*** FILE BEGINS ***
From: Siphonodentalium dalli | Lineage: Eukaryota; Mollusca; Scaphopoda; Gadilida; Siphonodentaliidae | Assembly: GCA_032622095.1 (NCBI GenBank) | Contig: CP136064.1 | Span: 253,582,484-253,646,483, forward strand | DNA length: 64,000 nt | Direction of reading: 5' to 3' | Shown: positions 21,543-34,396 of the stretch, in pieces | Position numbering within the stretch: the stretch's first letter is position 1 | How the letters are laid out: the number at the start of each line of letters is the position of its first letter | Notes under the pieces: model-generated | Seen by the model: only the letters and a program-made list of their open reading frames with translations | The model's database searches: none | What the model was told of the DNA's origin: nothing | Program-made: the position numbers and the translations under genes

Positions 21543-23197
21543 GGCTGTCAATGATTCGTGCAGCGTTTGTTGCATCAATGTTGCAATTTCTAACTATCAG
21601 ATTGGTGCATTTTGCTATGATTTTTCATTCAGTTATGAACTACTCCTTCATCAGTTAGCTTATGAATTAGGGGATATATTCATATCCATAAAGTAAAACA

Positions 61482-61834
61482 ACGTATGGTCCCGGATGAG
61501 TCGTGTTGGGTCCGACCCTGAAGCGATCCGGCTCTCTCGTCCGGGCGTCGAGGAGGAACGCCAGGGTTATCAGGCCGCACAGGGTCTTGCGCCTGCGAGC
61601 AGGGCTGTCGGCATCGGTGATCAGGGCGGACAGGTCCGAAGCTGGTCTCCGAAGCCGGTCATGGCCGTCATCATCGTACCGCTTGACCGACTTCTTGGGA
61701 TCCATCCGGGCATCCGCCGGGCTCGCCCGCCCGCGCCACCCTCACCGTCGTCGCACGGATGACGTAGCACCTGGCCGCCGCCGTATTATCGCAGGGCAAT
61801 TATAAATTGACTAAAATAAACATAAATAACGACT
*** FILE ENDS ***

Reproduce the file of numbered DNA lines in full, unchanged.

From: Siphonodentalium dalli | Lineage: Eukaryota; Mollusca; Scaphopoda; Gadilida; Siphonodentaliidae | Assembly: GCA_032622095.1 (NCBI GenBank) | Contig: CP136064.1 | Span: 253,582,484-253,646,483, forward strand | DNA length: 64,000 nt | Direction of reading: 5' to 3' | Shown: positions 21,543-34,396 of the stretch, in pieces | Position numbering within the stretch: the stretch's first letter is position 1 | How the letters are laid out: the number at the start of each line of letters is the position of its first letter | Notes under the pieces: model-generated | Seen by the model: only the letters and a program-made list of their open reading frames with translations | The model's database searches: none | What the model was told of the DNA's origin: nothing | Program-made: the position numbers and the translations under genes

Positions 21543-23197
21543 GGCTGTCAATGATTCGTGCAGCGTTTGTTGCATCAATGTTGCAATTTCTAACTATCAG
21601 ATTGGTGCATTTTGCTATGATTTTTCATTCAGTTATGAACTACTCCTTCATCAGTTAGCTTATGAATTAGGGGATATATTCATATCCATAAAGTAAAACA

Positions 61482-61834
61482 ACGTATGGTCCCGGATGAG
61501 TCGTGTTGGGTCCGACCCTGAAGCGATCCGGCTCTCTCGTCCGGGCGTCGAGGAGGAACGCCAGGGTTATCAGGCCGCACAGGGTCTTGCGCCTGCGAGC
61601 AGGGCTGTCGGCATCGGTGATCAGGGCGGACAGGTCCGAAGCTGGTCTCCGAAGCCGGTCATGGCCGTCATCATCGTACCGCTTGACCGACTTCTTGGGA
61701 TCCATCCGGGCATCCGCCGGGCTCGCCCGCCCGCGCCACCCTCACCGTCGTCGCACGGATGACGTAGCACCTGGCCGCCGCCGTATTATCGCAGGGCAAT
61801 TATAAATTGACTAAAATAAACATAAATAACGACT